Thursday, February 25, 2021

Strong as Fire, Fierce as Flame

Kelkar, Supriya. Strong as Fire, Fierce as Flame
February 24th 2021 by Tu Books
E ARC provided by Edelweiss Plus

Meera isn't thrilled to be turning 13, because it means that she will finally have to move to her husband Krishna's house. They were married when quite young, and she hasn't really ever met him, but she realizes that this is just how life is arranged in 1857 India. She would rather stay home with her own mother,  but her family believes in traditional values. When Krishna dies suddenly, her father is determined that she should join him on his funeral pyre and immolate herself in the ritual of sati, in order to preserve her family's honor, even though the British have outlawed this practice. When a chance presents itself, she runs away from home, and ends up surviving with the help of Bhavani, who is trying to find her older sister, who is serving as an ayah (child care provider) for a British family. When Meera and Bhavani are caught in a British ammunition storage area, Captain Keene punishes them by putting them to work in his household. This isn't ideal, but it soon appears that Bhavani is working with resisters to the British who are trying to find information to sabotage British interests, and working in the household, Bhavani is able to sneak looks at papers on the Captain's desk. While the situation is not ideal for Meera, it is providing her with a place to live and work to do, and she is saving up money to try to go far from her town so that she will be safe from Krishna's family. She has an uneasy understanding with the Memsahib, so has lost her own daughter and is usually nice to Meera, but also harbors the racial prejudice the British felt towards Indians at the time. As the situation with the British becomes more intense, and Bhavani becomes more involved, will Meera be willing to give up her life of subsistence to try to make things better for the Indian people?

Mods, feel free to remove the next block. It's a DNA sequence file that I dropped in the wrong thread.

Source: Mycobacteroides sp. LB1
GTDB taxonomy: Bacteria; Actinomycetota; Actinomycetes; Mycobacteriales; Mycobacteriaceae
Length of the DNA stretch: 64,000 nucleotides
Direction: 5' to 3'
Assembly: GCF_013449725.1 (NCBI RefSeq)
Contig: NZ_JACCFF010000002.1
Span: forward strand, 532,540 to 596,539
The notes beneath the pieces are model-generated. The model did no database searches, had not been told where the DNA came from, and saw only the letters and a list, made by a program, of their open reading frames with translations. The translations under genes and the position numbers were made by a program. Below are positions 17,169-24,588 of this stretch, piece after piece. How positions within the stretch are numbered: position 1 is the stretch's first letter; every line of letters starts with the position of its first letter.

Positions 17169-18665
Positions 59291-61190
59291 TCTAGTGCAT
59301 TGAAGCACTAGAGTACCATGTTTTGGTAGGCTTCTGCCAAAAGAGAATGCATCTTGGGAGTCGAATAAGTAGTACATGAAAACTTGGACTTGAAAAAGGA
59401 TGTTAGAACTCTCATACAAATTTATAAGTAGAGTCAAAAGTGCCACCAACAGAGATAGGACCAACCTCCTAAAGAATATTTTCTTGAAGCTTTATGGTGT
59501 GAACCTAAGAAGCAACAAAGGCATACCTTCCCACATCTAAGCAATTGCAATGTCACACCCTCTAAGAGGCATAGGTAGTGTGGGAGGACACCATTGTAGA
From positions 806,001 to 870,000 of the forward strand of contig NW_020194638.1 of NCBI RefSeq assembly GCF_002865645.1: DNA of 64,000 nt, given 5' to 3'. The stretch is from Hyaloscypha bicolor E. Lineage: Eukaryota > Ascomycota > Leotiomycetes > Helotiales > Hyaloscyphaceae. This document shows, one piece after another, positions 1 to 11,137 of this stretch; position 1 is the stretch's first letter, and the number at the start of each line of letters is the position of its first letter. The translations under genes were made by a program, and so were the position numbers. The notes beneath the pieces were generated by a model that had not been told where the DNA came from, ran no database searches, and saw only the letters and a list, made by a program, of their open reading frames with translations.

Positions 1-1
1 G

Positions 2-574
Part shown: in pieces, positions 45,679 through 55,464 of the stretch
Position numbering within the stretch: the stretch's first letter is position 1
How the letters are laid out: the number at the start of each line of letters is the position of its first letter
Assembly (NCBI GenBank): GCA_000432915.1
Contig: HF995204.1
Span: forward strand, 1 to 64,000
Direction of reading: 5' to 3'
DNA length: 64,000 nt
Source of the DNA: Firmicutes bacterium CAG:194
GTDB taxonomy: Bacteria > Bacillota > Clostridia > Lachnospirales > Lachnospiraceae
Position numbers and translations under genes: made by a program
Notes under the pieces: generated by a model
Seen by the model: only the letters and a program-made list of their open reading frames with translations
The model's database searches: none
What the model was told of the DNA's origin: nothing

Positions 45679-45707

Strengths: This is a great book to use to replace Whelan's Homeless Bird (2000), if that's something that you are currently using in the classroom. While I always liked that title, it has made me increasingly uncomfortable as we get more and more #ownvoices stories. The details about every day life, and about the sociopolitical situation in India at this point in history are well presented, and offset by a really page-turning story about a young girl trying to save her own life. I'm a big fan of interesting bits of history I don't know anything about, and the Sepoy Mutiny is something I had never encountered, and I learned a lot while rooting for Meera's future. 
Weaknesses: This author's Ahimsa has circulated better than I had anticipated, but historical fiction set in the 1800s can be hard to convince my students to read. 
What I really think: I very much enjoy Kelkar's work, and her American as Paneer Pie (2020) has been popular with my students. I will buy this title, but it may take some handselling. I hope that Kelkar alternates between historical fiction and modern stories with cultural connections; she is equally brilliant at writing both.
Ms. Yingling

1 comment:

  1. Oh, wow, serious flashbacks to The Far Pavilions, a book I adored as a teenager. Would be wonderful to read an OwnVoices take on that time period.